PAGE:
Badgers Bring the Balance
by Joe Meloni/CHN Reporter
DETROIT Wisconsin's fans loved everything they saw from their beloved Badgers on Thursday evening. They defeated upstart RIT — the darling of this year's edition of the NCAA Tournament — 8-1 in one of the most lopsided games either side played this season, and they will get a chance to win their seventh national championship.
Questions about RIT's skill level aside, the Badgers used their national semifinal appearance as a chance to make it clear that they are the favorite entering Saturday's national championship game — no matter the result of the second semifinal game.
The Badgers drew praise throughout the season for their depth and balance. In Thursday's win, that's precisely what they chose to display. Six goals. Six different goal scorers. Ten different players recorded a point. And that was before the start of the third period when Wisconsin seemed satisfied with a five-goal win before their victory lap of a third period began. When the game ended, seven different Badgers scored goals and 13 recorded at least one point in the win. (Though Wisconsin defenseman Brendan Smith had five assists, tying a Frozen Four record.)
"It starts with our goaltending and our defensive corps. I think we have one of the top defensive groups in the country," senior winger John Mitchell said. "Their ability to shut teams down in the defensive zone and get us pucks and the depth that all four of our lines have make us as strong as we are. Blake Geoffrion is obviously our standout player, but we don't have too many superstar players. Just through all four lines, everyone is solid and plays like top end guys."
Wisconsin entered the evening with confidence. Twenty-seven wins will do that to team, but the balance and depth that became the Badgers' hallmark throughout the season factored more into their poise than anything else. Scoring eight goals in a national semifinal only made the Badgers more sure of their game.
Some coaches of teams less resilient than this Badger squad may fret over such an easy victory days before a chance at the ultimate prize. Unlike most teams that regularly welcome the nation's premier players, UW coach Mike Eaves hasn't recently lost great players to professional contracts or those leagues up North. So there isn't much of chance that the Badgers will let Thursday's win affect Saturday's game any more than it has to.
"We're going to enjoy for a couple of hours and start preparing for Saturday," Eaves said. "It's just one game, and it doesn't mean anything beyond going to Saturday. That's the game that we're concentrating on now.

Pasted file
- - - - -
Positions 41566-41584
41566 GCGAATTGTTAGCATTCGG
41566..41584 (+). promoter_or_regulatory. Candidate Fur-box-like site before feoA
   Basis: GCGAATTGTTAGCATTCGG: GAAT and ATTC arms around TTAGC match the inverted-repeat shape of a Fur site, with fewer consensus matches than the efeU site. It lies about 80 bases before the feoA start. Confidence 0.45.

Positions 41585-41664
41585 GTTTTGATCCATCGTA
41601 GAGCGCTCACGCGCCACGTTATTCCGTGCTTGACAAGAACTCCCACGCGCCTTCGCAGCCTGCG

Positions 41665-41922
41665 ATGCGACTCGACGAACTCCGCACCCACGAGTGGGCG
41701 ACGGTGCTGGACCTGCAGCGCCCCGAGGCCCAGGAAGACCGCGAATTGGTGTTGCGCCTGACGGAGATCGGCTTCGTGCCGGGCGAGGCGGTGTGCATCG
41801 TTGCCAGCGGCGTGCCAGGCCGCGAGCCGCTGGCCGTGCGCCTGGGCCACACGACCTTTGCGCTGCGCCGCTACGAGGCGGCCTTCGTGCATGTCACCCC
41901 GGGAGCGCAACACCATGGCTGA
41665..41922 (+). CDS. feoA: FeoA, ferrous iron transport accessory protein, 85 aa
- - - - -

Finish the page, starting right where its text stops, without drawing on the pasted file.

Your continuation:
"It's good to have an 8-1 victory. We didn't have to go into overtime. We get to keep our legs, and then focus on a national championship."
In fact, Eaves' players, like leading goal scorer Blake Geoffrion, who could be playing for the Nashville Predators if he opted to leave following last season, decided months before they have to that they want nothing more than to finish their careers in Madison. Thirteen of the Badgers in uniform Thursday night were upperclassmen. While the offense came from all four classes, a senior started the barage.
"We just wanted to start the game strong, me and linemate [Jordy Murray] to follow the first two shifts ahead of us," Mitchell said. "Just try to keep going all four lines going. Keep that depth of our team going because that's our strong point."
Mitchell watched as the puck found its way back to junior defenseman Cody Goloufbef and glided toward the low slot. The move was natural. He didn't see the play and then make a decision to go to the net. He just seemed to end up there when the puck drifted back to the blue line. The way a player that's been in that situation a few times before always seems to do.
When Goloubef's shot deflected into the low slot — where Mitchell planted himself — he slipped it past RIT goaltender Jared DeMichiel without much effort. The basics become easier when players understand their job. Mitchell, at six-foot-five, 224 pounds, knows that he belongs in front of the net. Even a goaltender like DeMichiel can't do much when he can't see anything but the back of an opponent's head.
It's a basic strategy — teams talk everyday about getting pucks to the net and getting bodies to the net — but players don't always do those things — especially freshmen and sophomores. Wisconsin has plenty of young players contributing to this race to the season's final and most important 60 minutes; they don't play like kids anymore, though. Of course, they've played dozens of games at this point, but the poise demonstrated by players like sophomore Derek Stepan — two goals on Thursday — and Justin Schultz, who's scored twice in three games in the tournament, is uncommon at such an early stage in their development.
Mike Eaves has turned a few underclassmen into stars before. This group, though, they've had a few other pretty good teachers.